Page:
As we mentioned before, the virtual `Game.Update(GameTime gameTime)`

method is a hook for adding your game’s logic. By overriding this method, and adding your own game logic code, you fulfill the update step of the game loop.

This is where you place the *simulation* code for your game - where the world the game is representing is updated. Here, all your actors (the parts of the game world that move and interact) are updated.

Note the `GameTime`

parameter - it provides us with both the total time the game has been running, *and* the time that has elapsed between this and the previous step through the game loop (the frame). We can use this in our physics calculations.

So in our example, we want the ball to move around the screen, according to its velocity. If you remember your physics, the velocity is the change in position over time, i.e.:

$$ \overrightarrow{p'} = \overrightarrow{p} + \overrightarrow{v} * t $$

We can express this in C# easily:

```
_ballPosition += _ballVelocity * (float)gameTime.ElapsedGameTime.TotalSeconds;
```

Add this code to the `Update()`

method, just below the `// TODO`

statement. Note that MonoGame provides operator overrides for performing algebraic operations on `Vector2`

structs, which makes writing expressions involving vectors very much like the mathematical notation. Also, note again that we have to cast the double `TotalSeconds`

into a float as we are loosing some precision in the operation.

Also, note that because we multiply the velocity by the elapsed time, it does not matter *what* our timestep is - the ball will always move at the same speed. Had we simply added the velocity to the position, a game running with a 60fps timestep would be twice as fast as one running at 30fps.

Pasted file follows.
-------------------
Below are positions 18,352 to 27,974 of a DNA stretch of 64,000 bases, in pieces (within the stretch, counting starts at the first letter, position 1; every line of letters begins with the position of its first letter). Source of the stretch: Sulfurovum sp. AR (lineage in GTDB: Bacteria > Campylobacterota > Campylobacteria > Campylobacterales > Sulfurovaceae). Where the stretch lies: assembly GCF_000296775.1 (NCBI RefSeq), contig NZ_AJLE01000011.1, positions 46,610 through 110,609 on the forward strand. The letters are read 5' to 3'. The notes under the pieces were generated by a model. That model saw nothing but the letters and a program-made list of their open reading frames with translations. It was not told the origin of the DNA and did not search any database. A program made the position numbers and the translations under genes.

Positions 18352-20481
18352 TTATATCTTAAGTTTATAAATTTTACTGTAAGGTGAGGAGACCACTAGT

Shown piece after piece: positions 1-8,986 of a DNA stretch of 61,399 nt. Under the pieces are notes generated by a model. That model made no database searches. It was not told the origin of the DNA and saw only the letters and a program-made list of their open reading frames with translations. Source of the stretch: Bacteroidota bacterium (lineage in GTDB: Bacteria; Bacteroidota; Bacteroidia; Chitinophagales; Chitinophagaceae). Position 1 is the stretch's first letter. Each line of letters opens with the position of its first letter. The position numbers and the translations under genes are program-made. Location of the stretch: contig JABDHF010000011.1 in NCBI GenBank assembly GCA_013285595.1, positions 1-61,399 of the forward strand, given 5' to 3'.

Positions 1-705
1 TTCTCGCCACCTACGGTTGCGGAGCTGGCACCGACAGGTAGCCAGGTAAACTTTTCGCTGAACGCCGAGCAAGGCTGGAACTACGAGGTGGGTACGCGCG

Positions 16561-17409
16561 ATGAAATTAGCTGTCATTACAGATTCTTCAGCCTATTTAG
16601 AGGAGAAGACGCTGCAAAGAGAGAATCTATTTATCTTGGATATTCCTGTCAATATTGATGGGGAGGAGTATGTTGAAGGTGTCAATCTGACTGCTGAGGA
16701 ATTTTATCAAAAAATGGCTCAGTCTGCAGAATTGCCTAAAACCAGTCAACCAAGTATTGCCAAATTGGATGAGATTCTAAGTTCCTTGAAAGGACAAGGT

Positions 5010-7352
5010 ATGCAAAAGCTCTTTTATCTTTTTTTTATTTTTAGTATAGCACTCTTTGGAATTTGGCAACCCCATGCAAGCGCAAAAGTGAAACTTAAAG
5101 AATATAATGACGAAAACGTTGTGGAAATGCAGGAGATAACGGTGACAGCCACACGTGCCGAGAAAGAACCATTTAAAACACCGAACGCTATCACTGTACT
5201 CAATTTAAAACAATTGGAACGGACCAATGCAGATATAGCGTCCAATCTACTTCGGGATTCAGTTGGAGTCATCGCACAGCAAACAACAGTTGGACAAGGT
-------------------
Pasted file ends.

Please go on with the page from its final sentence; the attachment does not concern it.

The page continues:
Info

You may encounter advocates of using a hard-coded fixed time step to avoid calculations with elapsed time. While it is true this approach makes those calculations unnecessary (and thus, makes your code more efficient), you are trading off the ability of your game to adjust to different monitor refresh rates. In cases where your hardware is constant (i.e. the Nintendo Entertainment System), this was an easy choice. But with computer games, I would advocate for always calculating with the elapsed time.

We need to handle when the ball moves off-screen. We said we wanted to make it *bounce* off the edges, which is pretty straightforward. First, we need to determine if the ball is moving off-screen. To know when this would happen, we need to know two things:

- The coordinates of the ball
- The coordinates of the edges of the screen

For 1, we have `_ballPosition`

. Let’s assume this is the upper-right corner of the ball image. We’ll also need to factor in the size of the ball. The image linked above is 64 pixels, so I’ll assume that is the size of the ball we’re using. Feel free to change it to match your asset.

For 2, we can use `GraphicsDevice.Viewport`

to get a rectangle defining the screen.

It can be very helpful to draw a diagram of this kind of setup *before* you try to derive the necessary calculations, i.e.:

To check if the ball is moving off the left of the screen, we could use an `if`

statement:

```
if(_ballPosition.X < GraphicsDevice.Viewport.X) {
// TODO: Bounce ball
}
```

We could then reverse the direction of the ball by multiplying its velocity in the horizontal plane by $-1$:

```
_ballVelocity.X *= -1;
```

Moving off-screen to the right would be almost identical, so we could actually combine the two into a single if-statement:

```
// Moving offscreen horizontally
if (_ballPosition.X < GraphicsDevice.Viewport.X || _ballPosition.X > GraphicsDevice.Viewport.Width - 64)
{
_ballVelocity.X *= -1;
}
```

Note that we need to shorten the width by 64 pixels to keep the ball on-screen.

The vertical bounce is almost identical:

```
// Moving offscreen vertically
if (_ballPosition.Y < GraphicsDevice.Viewport.Y || _ballPosition.Y > GraphicsDevice.Viewport.Height - 64)
{
_ballVelocity.Y *= -1;
}
```

Info

Our bounce here is not quite accurate, as the ball may have moved some pixels off-screen *before* we reverse the direction.

In the worst case, it will actually so far off screen that with floating point error, it might be off-screen next frame as well (which will result in it getting stuck). But as long as our ball is traveling less than its dimensions each frame, we should be okay.

Now we just need to draw our bouncy ball.